Generally speaking, shore anglers from Falmouth to Chatham have had to be satisfied with smaller bass both from the front beaches and in the numerous backwaters that dot this shoreline.
Christian Giardini from Falmouth Bait & Tackle in Sagamore reported that the Menauhant Beach has been producing most of the activity in Falmouth, perhaps because that is where the vast majority of people are trying their luck. An occasional small legal bass has been caught on pogy chunks, with anglers tossing plugs, plastics, or flies settling for schoolies.
The Waquoit Bay area is most often associated with schoolies at this time of year, and although Jeff Clabault at Forestdale Bait & Tackle on Route 130 told me he caught a 50 inside one of the marshy areas behind South Cape Beach, he meant that if he added up the sizes of the schoolies he caught, it would add up to about 50-inches. Spooks and small pencil poppers have been effective at getting the attention of the feisty fish in this area.
It’s the same story up inside Popponesset, Shoestring Bay, the Three Bays, and Dowses; small bass, the occasional legal fish on primarily bait such as pogies or squid, and some bluefish mixed in. Jeff spoke to a couple of anglers who managed two or three bluefish each earlier this week from Oregon Beach; he suspects these might have been the same schools of fish that boaters had been picking at in front of Sampson’s Island.
Lee Boisvert at Riverview Bait & Tackle in Yarmouth recommended the beaches in Harwich as a place to seek a larger bass, something in the 28 to 34-inch range from the 2011 year class, with pogies and squid both effective baits. Morning and evening tides are your best bet when plugging, with poppers in the morning and swimmers in the dark the typical pattern. The beaches around the rivers where herring go in the spring to spawn are areas to pay special attention to.
When it comes to boaters seeking bluefish, Horseshoe Shoal is once again the main area where folks trolling swimmers such as Rapala Slivers, Yo-zuri DD Swimmers, and Rebel Fastracs have been able to find some. Trolling Hootchies on wire line is another common method used to target blues, with Yo-zuri Hydro Squirts a more contemporary lure that works well in areas where bluefish are feeding, particularly when the bait is squid.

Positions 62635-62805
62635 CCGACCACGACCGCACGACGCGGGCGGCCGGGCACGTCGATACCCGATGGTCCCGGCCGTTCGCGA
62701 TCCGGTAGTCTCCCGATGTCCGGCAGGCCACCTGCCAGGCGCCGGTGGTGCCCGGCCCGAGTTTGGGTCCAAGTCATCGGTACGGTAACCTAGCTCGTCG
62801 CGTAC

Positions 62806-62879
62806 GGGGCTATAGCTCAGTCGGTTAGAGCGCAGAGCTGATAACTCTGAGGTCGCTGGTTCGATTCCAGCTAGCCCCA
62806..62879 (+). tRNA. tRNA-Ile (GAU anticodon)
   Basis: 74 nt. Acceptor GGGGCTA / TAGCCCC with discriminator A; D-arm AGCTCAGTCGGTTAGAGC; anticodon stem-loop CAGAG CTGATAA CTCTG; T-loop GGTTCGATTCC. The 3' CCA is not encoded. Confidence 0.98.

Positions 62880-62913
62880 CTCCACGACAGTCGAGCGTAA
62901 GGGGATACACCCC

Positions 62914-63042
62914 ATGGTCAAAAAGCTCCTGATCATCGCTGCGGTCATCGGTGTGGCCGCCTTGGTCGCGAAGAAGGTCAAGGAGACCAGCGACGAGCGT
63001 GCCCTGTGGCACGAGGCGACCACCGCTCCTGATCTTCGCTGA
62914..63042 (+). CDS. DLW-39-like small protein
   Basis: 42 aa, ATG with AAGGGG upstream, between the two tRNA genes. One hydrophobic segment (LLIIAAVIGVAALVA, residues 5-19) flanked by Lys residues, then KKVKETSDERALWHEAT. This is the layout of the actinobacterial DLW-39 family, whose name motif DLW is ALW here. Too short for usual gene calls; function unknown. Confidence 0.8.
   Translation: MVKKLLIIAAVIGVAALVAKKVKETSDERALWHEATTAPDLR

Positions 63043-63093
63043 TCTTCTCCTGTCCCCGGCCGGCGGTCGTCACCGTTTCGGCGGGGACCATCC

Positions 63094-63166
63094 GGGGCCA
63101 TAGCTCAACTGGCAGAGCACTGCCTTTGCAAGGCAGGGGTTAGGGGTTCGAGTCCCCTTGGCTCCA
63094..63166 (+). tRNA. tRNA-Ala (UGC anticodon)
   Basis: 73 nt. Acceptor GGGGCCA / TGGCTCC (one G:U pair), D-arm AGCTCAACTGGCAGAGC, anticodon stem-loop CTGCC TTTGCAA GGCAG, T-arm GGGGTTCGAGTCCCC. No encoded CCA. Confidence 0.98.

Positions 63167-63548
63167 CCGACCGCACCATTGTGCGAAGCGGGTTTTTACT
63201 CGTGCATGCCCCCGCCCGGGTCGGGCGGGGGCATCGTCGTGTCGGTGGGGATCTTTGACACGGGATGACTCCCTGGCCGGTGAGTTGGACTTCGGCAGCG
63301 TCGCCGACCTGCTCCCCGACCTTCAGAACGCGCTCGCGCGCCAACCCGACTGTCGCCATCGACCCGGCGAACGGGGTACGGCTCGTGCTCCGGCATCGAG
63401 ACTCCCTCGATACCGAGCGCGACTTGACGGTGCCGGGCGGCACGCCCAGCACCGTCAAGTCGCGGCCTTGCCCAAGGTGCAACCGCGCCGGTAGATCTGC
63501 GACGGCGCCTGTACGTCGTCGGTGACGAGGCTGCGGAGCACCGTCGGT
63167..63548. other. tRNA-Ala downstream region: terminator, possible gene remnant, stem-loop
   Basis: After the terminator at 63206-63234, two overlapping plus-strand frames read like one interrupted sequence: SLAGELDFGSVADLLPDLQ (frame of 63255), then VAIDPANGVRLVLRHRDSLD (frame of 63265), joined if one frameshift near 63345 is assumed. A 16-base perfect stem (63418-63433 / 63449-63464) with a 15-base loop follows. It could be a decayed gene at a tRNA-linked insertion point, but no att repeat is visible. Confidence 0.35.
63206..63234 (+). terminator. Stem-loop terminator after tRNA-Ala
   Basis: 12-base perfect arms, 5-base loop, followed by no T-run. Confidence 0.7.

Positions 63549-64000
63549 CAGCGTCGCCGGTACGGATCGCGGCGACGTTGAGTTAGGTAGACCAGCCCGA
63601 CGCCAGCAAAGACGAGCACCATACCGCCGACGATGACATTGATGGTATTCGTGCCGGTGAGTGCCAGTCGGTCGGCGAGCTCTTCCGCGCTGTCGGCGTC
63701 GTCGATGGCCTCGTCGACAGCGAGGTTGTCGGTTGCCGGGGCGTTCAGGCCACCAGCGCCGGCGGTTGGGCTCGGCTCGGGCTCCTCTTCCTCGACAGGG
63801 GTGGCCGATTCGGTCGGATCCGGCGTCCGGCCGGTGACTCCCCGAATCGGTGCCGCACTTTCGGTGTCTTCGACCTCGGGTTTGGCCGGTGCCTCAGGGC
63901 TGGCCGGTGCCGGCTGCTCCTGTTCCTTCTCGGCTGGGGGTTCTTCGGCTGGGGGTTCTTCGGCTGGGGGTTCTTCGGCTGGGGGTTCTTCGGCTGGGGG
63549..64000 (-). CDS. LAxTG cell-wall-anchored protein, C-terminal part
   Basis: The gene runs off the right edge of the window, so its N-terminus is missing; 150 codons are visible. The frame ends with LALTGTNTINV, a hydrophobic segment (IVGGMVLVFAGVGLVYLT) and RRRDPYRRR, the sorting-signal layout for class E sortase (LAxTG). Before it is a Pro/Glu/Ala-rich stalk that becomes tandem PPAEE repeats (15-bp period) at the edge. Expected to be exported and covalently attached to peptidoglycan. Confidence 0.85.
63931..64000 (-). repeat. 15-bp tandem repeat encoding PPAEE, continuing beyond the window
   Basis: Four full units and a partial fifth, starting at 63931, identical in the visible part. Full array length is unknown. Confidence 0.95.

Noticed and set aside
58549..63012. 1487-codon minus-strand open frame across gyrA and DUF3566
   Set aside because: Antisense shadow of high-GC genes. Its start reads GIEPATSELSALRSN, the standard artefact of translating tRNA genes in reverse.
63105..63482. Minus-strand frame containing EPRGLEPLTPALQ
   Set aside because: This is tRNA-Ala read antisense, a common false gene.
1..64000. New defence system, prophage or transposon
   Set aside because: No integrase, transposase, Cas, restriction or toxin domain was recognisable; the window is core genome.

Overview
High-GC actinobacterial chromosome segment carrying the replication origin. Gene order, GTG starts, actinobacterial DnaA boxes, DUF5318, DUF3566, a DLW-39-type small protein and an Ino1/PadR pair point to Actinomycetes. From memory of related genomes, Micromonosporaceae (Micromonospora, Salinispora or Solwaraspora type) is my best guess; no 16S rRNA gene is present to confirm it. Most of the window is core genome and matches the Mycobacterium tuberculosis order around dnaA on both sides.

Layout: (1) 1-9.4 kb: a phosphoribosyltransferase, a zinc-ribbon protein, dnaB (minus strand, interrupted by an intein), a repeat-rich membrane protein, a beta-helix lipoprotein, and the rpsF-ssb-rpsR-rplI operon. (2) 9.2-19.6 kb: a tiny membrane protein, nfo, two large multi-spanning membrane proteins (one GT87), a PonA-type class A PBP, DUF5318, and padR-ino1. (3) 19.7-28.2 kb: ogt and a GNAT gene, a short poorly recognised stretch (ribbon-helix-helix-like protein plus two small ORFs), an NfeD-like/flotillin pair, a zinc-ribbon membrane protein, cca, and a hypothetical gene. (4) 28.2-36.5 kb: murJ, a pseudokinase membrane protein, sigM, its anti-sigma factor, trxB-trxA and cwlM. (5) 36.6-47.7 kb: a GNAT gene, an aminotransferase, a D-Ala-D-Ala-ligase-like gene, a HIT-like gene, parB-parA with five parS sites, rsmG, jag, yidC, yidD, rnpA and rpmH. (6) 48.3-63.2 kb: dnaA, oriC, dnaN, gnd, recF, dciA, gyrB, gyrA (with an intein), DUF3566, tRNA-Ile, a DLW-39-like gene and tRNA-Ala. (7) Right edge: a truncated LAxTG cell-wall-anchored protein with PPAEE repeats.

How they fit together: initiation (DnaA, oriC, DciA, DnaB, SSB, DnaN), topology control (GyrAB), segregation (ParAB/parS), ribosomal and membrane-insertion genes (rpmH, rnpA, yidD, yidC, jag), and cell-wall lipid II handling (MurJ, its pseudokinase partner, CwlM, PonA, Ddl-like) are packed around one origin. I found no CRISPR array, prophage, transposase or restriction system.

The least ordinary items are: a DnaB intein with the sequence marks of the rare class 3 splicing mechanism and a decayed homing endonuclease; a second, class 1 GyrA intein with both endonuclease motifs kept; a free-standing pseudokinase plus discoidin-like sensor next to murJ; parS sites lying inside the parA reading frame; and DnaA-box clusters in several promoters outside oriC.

Steve Morris at Dick’s Bait and Tackle in Edgartown heard that there were some bluefish at Hedge Fence, while Middle Ground has been hit-or-miss, with the fish pushing sand eels, as squid are no longer around in any significant numbers. One of the greatest issues I have faced at MG during my last couple of trips is the incredible amount of weed in the water, making subsurface presentations difficult; I am a huge fan of rigging smaller soft plastics with light jigheads when the bass are feeding on small baits such as sand eels, both for easier, longer casting and better “holding” in the rips, but when the weed is thick, concentrating on unweighted, weedless presentations is a better way to go, with weighted swimbait hooks a good alternative to jigheads if you insist on adding weight.
Bishop and Clerks is still holding bass, albeit mainly smaller ones, but many boaters who were fishing there have now moved on to Monomoy – for good reason.
I fished Wasque on Tuesday with Barney Keezell and Dana Wilson and the fishing was nothing short of fantastic, with bass on top throughout the tide and even during slack water they were raising havoc with the bait in the area. It was a lot of fun watching fish from 24 to 36-inches blast Rebel Jumpin’ Minnows and other small spook style plugs, but in truth, Epoxy Jigs and Deadly Dicks produced almost instant hook-ups as the stripers were apparently targeting sand eels and other small baitfish, as well as squid in some of the rips.
Capt. Mike Hogan and Matt Rissell opted for fishing inshore as opposed to trying for tuna south of the Vineyard. Despite the winds on Wednesday; they tried Halfway and Hedge Fence with limited success, but when flyfishing guide Abbie Schuster advised that Wasque was fishable, that’s where they headed, reporting back that the fish was solid, but not lights out.
The word from numerous sources is that folks immediately heading for deeper water in search of fluke are making a mistake, with more fish in the shoals from Halfway to Hedge Fence, as well as off Nobska. Lee Boisvert had similar advice, with the water out in front of the rivers and inlets from Yarmouth to Harwich producing better numbers of fish, but you are going to have to pick through a large number of sublegals to even catch a handful of fluke that you can take home for dinner.